Exfoliating sensitive skin
When you have sensitive skin, the stratum corneum is usually damaged. A compromised skin barrier results in moisture loss and increased reactivity to skin care products, among other symptoms.
Many people with sensitive skin cannot tolerate physical exfoliation and can only use very mild chemical exfoliants. Once a week, use a gentle chemical product containing lactic acid or mandelic acid—both mild AHAs—and increase or decrease your frequency of use based on your skin’s reaction.
If you find that your skin consistently reacts badly to any exfoliating product you try, consider consulting a dermatologist. They can help you develop a skin care routine to restore a damaged skin barrier and improve your skin’s health in the long run.
Exfoliate When Your Skin Needs It
A common-sense rule to prevent accidentally over-exfoliating is to exfoliate only when your skin needs it. Rather than always applying a product on a certain of the week, critically assess your skin’s needs to determine if exfoliating is necessary.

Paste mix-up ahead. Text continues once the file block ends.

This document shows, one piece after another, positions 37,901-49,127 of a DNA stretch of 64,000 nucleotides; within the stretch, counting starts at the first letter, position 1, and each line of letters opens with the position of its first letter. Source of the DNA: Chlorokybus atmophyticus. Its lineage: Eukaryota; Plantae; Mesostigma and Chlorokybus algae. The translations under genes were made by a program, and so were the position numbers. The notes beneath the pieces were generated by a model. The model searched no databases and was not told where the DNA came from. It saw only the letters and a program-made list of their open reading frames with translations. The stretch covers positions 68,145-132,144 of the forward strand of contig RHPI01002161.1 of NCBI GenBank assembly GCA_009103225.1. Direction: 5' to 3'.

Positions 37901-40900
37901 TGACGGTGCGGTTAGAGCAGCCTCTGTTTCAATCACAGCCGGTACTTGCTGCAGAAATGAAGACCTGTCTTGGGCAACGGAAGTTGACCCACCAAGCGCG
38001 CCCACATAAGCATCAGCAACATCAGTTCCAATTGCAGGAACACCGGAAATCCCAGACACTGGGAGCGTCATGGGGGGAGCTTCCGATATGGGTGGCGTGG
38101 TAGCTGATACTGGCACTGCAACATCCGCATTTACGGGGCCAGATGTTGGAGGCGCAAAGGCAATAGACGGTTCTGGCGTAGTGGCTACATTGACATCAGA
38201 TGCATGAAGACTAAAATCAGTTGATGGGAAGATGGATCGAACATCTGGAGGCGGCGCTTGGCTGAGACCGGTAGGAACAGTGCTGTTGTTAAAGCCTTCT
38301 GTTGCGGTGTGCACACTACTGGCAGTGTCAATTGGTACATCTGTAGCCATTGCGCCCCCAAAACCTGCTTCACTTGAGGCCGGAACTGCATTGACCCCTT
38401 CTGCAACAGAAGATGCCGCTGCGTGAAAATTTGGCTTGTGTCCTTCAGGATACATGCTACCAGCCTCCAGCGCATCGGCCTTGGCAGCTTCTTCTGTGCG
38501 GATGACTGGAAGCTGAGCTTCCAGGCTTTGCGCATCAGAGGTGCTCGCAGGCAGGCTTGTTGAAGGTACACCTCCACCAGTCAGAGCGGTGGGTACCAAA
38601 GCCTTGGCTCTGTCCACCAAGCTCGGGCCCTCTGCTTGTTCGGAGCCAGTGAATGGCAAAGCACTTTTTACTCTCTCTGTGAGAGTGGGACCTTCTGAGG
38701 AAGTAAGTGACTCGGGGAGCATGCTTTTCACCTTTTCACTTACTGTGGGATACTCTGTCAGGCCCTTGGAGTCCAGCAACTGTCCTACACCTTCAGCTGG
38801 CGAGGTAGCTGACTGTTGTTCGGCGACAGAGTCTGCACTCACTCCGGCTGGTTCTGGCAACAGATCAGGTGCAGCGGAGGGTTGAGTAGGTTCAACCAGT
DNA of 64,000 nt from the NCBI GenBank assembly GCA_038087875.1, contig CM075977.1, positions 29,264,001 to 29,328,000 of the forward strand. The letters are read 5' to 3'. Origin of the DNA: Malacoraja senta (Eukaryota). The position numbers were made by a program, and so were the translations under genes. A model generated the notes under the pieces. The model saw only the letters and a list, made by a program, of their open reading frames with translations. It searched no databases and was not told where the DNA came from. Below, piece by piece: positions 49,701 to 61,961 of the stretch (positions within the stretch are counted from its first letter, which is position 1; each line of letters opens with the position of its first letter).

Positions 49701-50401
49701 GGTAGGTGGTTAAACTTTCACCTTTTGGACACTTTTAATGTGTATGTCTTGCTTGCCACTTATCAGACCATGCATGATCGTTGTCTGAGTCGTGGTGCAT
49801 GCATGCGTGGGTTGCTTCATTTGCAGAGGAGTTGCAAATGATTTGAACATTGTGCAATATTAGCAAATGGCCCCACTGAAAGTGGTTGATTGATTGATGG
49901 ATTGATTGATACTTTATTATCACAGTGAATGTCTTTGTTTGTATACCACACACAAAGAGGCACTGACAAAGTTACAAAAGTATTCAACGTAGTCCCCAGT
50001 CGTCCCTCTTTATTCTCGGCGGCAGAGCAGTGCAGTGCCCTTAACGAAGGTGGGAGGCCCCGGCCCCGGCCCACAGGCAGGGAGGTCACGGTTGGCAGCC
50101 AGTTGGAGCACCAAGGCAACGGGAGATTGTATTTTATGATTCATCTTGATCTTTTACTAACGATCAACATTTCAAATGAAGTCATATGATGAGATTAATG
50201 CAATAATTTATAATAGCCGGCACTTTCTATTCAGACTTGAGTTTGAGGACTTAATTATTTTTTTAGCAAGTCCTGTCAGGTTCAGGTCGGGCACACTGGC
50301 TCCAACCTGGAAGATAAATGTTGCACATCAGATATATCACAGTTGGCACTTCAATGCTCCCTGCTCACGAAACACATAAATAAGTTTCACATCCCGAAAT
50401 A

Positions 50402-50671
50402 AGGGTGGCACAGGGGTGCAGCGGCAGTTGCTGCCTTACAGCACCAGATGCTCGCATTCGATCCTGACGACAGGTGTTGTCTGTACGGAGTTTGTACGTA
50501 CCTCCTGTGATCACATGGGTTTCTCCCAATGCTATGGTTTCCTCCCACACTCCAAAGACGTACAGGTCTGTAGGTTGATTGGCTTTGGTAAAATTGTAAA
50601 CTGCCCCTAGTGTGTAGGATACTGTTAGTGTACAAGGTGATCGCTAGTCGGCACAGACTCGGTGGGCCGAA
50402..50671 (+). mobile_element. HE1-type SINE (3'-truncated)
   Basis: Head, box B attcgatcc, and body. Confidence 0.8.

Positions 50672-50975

You can tell your skin is ready for exfoliation when you experience flakiness, oiliness or the feeling that your regular facial cleanser isn’t doing enough.
If you use retinoids, your skin requires very little exfoliation. Even during the initial phase of retinol use, when the skin often flakes, avoid exfoliating products as they will only further irritate your skin.
Exfoliation involves removing dead cells from the face using either a physical or chemical product. While regular exfoliation is an important step in any good skin care routine, knowing how often to exfoliate is crucial to maximizing its benefits.
On average, people can tolerate exfoliating one to three times a week. Those with oily skin can handle more frequent exfoliation and benefit most from BHAs such as salicylic acid or azelaic acid, both of which have additional acne-fighting properties.
Drier skin types can use AHAs such as glycolic acid and should exfoliate less often—only once or twice a week.
Individuals with severe acne or skin sensitivity should avoid physical exfoliants, as your skin may already be inflamed and easily irritated. Instead, choose a mild chemical exfoliator such as lactic acid or mandelic acid.